A Mother’s Story

The Fischer Family


Our son, Peter, had a seizure when he was 9 years old – a shock to his family as we witnessed, for the first time, a grand mal seizure.

It seemed to be a one off. But it was off to Peter’s doctor.  Petit mals was the misdiagnosis. He’ll grow out of them, we were told.

Then, the seizures became more frequent as he became a tween. Off to the neurologist. Confusional migraines was the second misdiagnosis. We were instructed to try some meds – and our long medication journey began. 

Middle school was rough, but it was a cake walk compared to the stress of high school.

Peter’s courage in living with epilepsy is awe-inspiring. If you’d had a seizure in the middle of a class – thrashing, speaking gibberish, stumbling across desks, clenched limbs, head turning – would you ever go back to that classroom? Peter did.  Many times – in middle school, high school, and through college where he earned his associate’s degree.

After one seizure, one of the girls in his class hit him on his head and said, “Don’t do that again. You scared me.”

After another seizure, Peter did not go to the school clinic as required.  A classmate followed him to make sure he made it to his next class, then ratted him out to the school nurse.

Yes, Peter has had guardian angels – but friends are few and far between when you have epilepsy.

Peter returned from an overnight stay at a friend’s house. Emptying his backpack, he brought out an unused beach towel and his swimsuit. I commented that I didn’t think his friend had a pool. He simply responded that he expected to invited out on the boat, but wasn’t. These people had a family member with epilepsy yet were not comfortable, or willing, to include Peter because he might have a seizure.  I don’t think my heart will ever heal from that break.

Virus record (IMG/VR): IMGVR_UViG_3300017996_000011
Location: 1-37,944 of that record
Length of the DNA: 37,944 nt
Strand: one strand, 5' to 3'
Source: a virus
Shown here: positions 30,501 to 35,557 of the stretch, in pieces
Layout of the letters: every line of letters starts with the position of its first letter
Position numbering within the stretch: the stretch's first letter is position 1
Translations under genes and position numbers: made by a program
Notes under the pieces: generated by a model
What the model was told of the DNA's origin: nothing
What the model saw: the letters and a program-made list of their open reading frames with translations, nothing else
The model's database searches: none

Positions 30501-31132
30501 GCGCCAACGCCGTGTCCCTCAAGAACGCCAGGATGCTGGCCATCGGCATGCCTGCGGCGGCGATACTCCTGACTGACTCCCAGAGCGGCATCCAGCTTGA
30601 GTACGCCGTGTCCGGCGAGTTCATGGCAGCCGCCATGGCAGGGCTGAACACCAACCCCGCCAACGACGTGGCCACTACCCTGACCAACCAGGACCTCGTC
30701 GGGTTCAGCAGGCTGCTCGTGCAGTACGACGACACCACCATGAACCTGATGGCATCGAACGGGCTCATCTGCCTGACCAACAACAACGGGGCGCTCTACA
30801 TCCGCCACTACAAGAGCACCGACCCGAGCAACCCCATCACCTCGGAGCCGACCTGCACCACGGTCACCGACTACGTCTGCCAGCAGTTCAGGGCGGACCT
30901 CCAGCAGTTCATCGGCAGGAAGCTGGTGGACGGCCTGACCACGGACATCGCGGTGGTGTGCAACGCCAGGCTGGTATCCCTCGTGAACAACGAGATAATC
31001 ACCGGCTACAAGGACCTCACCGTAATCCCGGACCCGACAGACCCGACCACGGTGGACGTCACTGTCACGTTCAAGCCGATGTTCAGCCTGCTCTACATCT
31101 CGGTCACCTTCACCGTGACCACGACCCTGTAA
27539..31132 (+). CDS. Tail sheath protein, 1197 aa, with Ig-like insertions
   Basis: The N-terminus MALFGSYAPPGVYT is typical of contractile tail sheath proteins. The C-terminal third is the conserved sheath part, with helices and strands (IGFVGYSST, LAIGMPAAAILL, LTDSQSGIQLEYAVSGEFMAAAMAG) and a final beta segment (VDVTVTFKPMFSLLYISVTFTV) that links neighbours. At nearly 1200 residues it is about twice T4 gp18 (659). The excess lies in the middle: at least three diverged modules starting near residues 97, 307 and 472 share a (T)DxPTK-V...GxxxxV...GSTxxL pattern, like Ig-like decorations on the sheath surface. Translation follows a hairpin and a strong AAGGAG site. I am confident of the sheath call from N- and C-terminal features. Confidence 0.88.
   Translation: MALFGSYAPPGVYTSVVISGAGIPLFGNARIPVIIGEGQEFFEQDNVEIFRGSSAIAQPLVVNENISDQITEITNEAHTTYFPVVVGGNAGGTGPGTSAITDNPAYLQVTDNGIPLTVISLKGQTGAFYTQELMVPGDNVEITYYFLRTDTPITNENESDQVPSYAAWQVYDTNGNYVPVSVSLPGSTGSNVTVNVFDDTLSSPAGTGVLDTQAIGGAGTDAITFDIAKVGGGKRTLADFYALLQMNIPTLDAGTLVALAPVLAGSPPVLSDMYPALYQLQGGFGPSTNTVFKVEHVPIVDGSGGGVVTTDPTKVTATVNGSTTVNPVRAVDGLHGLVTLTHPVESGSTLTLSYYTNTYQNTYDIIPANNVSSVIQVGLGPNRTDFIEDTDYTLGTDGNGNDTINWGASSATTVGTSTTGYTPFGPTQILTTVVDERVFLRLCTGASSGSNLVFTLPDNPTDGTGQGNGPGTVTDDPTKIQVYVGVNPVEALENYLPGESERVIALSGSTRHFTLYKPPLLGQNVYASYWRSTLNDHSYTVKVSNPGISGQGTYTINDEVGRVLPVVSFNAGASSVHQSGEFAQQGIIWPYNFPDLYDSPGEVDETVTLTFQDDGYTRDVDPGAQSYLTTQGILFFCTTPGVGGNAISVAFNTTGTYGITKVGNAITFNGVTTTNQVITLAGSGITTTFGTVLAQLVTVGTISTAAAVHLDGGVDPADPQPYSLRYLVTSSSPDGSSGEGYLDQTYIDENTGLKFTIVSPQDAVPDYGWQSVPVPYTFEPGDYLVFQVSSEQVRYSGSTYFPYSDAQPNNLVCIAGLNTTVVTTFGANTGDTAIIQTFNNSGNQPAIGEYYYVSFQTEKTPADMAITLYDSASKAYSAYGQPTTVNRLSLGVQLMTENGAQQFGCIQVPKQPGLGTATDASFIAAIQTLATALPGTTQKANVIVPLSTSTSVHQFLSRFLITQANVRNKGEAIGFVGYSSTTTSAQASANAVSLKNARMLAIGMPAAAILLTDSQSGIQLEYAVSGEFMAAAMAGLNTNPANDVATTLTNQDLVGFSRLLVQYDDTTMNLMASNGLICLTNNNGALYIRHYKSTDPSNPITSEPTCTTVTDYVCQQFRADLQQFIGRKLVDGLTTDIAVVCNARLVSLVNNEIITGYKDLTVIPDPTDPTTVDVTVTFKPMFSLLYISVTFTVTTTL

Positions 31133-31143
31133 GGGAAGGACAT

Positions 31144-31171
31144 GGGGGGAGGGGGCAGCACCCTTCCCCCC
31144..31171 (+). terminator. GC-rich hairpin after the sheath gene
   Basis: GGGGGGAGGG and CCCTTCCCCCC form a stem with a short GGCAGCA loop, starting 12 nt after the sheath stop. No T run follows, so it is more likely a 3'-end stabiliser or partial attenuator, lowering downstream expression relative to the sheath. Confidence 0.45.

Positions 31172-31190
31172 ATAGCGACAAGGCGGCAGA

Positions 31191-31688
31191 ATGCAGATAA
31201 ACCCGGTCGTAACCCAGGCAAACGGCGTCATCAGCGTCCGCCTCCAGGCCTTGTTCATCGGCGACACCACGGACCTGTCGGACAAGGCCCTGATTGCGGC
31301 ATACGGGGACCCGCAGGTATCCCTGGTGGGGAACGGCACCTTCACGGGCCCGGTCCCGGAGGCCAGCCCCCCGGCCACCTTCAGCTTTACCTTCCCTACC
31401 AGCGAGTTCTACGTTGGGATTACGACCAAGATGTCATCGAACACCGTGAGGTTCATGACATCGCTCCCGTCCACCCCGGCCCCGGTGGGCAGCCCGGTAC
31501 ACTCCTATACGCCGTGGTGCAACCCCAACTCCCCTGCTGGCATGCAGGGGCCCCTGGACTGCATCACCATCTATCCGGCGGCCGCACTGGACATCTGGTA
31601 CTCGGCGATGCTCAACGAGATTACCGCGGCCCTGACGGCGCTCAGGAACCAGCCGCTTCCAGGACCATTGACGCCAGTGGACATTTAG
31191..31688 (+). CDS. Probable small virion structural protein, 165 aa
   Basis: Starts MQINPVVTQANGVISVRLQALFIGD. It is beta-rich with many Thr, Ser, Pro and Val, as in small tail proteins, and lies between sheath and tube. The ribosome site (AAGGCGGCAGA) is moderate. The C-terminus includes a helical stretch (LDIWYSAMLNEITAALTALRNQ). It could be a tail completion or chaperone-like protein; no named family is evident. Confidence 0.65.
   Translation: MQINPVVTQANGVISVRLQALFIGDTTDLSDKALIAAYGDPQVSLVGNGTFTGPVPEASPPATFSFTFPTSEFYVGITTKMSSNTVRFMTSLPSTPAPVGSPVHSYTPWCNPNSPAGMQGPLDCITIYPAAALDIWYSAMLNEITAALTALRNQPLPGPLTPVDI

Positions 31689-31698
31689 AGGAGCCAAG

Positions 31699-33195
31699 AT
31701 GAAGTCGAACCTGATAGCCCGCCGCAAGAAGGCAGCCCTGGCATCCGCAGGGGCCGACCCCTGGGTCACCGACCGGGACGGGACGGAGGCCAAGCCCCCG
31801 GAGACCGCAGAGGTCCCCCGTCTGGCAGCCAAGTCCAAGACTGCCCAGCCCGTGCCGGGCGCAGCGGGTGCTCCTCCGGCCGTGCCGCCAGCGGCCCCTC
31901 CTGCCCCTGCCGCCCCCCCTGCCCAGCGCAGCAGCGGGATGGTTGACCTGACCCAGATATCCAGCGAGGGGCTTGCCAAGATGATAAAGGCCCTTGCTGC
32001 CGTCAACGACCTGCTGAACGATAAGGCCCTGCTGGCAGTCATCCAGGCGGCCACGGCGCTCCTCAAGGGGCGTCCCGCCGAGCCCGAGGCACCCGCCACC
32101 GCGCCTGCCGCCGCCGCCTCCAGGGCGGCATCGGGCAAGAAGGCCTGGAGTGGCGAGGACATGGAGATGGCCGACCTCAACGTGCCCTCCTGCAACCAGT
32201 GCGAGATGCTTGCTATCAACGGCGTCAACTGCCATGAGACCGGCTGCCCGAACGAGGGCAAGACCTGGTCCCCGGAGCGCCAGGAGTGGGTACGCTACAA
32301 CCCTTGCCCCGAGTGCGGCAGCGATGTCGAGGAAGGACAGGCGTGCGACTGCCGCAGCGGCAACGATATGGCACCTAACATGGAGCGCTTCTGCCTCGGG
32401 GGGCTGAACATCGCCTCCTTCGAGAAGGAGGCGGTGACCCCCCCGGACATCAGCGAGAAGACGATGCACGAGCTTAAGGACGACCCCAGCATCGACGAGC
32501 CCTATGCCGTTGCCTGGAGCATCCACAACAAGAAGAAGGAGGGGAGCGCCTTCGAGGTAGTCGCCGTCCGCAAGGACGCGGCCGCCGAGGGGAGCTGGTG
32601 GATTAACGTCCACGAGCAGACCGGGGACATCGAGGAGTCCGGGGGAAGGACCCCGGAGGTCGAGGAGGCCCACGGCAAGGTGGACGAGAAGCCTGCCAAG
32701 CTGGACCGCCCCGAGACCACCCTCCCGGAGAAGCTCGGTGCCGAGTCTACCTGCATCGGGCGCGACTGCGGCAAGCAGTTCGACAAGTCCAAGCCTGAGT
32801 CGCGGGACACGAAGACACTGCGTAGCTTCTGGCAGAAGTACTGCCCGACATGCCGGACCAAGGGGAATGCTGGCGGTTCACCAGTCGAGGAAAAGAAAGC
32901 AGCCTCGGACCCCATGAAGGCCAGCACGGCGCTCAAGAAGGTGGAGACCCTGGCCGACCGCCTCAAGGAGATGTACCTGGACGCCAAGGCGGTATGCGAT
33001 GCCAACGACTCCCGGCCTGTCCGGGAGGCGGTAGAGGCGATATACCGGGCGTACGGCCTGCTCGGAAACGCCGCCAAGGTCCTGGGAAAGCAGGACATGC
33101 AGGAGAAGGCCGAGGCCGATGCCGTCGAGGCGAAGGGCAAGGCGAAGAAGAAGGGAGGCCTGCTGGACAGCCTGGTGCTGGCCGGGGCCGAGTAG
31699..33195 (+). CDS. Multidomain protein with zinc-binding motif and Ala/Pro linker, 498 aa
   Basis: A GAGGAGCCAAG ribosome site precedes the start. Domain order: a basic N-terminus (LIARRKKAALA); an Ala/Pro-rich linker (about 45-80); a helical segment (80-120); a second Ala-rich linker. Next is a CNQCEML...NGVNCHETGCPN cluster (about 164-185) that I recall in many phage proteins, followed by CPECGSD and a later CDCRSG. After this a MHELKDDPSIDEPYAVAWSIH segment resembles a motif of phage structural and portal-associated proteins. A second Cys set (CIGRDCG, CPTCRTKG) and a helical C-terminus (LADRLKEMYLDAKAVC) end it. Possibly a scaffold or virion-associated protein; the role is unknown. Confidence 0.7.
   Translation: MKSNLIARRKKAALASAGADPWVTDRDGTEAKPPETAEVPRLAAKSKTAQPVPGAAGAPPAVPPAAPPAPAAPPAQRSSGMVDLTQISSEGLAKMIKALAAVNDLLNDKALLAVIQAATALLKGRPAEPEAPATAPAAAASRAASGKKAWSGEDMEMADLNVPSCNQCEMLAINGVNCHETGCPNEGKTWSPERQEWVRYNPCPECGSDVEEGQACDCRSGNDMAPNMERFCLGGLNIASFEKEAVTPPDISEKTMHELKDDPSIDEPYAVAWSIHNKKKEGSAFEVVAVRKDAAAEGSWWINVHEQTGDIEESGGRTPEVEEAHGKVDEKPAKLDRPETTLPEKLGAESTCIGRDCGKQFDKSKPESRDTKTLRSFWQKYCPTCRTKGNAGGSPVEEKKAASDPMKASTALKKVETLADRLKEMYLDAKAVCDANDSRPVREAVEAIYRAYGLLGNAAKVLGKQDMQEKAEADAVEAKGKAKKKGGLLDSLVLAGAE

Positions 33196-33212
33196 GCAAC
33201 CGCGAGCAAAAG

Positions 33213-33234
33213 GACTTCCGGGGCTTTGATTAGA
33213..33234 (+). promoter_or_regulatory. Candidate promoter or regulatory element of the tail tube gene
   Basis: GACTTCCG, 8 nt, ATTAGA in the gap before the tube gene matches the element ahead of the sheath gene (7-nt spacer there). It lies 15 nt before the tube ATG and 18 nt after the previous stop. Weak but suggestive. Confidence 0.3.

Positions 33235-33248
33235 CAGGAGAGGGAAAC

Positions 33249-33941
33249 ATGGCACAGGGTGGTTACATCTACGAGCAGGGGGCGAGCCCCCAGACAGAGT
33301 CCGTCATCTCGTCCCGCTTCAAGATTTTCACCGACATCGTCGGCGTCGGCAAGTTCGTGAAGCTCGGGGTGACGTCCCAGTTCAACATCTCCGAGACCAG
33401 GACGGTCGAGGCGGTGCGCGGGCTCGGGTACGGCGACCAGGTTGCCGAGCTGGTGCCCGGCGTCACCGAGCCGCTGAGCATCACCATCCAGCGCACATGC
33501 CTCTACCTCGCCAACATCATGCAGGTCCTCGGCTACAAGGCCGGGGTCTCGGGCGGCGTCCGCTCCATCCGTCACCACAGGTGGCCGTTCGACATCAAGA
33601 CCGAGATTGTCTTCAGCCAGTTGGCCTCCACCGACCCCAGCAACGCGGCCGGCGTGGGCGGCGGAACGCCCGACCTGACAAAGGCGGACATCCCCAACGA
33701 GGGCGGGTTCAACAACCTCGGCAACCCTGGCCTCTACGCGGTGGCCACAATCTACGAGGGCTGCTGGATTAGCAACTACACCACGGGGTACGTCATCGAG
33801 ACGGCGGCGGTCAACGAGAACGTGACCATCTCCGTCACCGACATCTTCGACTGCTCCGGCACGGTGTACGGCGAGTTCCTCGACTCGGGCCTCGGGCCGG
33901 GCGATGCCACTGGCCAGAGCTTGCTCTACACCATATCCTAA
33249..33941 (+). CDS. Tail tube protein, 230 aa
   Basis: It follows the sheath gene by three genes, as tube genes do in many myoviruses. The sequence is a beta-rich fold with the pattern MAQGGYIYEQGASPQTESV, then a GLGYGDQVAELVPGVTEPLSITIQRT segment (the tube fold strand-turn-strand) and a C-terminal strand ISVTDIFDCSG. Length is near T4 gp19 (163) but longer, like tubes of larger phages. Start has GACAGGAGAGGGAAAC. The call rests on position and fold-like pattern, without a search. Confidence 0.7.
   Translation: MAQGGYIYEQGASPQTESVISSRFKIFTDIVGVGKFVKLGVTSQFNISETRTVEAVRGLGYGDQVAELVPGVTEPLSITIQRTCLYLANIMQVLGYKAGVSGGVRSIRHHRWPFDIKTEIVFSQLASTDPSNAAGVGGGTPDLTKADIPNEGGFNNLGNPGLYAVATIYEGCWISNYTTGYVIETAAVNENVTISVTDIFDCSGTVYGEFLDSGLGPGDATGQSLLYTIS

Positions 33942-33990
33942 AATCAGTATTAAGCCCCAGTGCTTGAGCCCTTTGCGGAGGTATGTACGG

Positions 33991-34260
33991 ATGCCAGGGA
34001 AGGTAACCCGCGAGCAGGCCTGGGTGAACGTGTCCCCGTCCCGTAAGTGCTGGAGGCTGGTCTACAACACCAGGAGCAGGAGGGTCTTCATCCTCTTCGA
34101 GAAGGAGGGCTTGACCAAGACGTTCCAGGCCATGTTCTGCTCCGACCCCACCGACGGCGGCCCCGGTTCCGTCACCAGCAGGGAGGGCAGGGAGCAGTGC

The isolation of epilepsy snuck into our lives – taking with it so many things we had enjoyed in our pre-epilepsy lives, including friends, fun week-ends and memorable camping trips.

Like many other families, we, his parents, are not only his transportation and medication overseers, we’re also his social network. You see, Peter hangs with us and our friends. We’re older than his peers, but we love hanging out with him and trying to make life as “normal” as it can be.

Our first encounter with JoshProvides was around August of 2015.

Desperate for more help than any MD seemed able to give – I found JoshProvides while cruising the Internet in desperation one night.

When JoshProvides popped up, I read the story of Josh and what Bruce and Sandi were doing.  I emailed them asking if I could attend a meeting. Even today, I refer to it as the most tear-stained email I’ve ever sent.

I remember I was anxious at that first meeting of the Epilepsy Support Group. I was also dumfounded to sit around a table with 20 others – parents, young adults, a nurse and an attorney – all there to help each other, and us.

Shortly after was a JoshProvides Support Walk.

Peter and I reached the group in time to hear two amazing young women, Elizabeth and Shawna, give heartfelt speeches. I was in tears and I think Peter’s jaw dropped. These girls understood. From their words to our souls.

I hadn’t been able to talk Peter into going to a support group meeting yet – but those lovely young ladies made him a fan. And a year later, Peter and I were asked to give a speech at the JoshProvides walk. For the walk that year, Peter named his team Peter’s Power Pushers. That was very revealing. Peter powers and pushes through every day of his life. Everyone with seizures does and so do those of us who love them.

JoshProvides has become a focus of our lives. We attend support group meetings. We’ve gone bowling together, to birthday parties and holiday pot lucks. But more than that, way more than that – we have friends, confidantes and emotional crutches.

And so, our journey continues. 

Thanks to JoshProvides we have information and access to dedicated doctors, nurses and social workers who join the meetings to educate, inspire and offer hope. JoshProvides has taught us that epilepsy does not define Peter, but it has made him a warrior. And made us humble.

Josh really does provide.

It provides Hope. It provides Help. And so do all of you.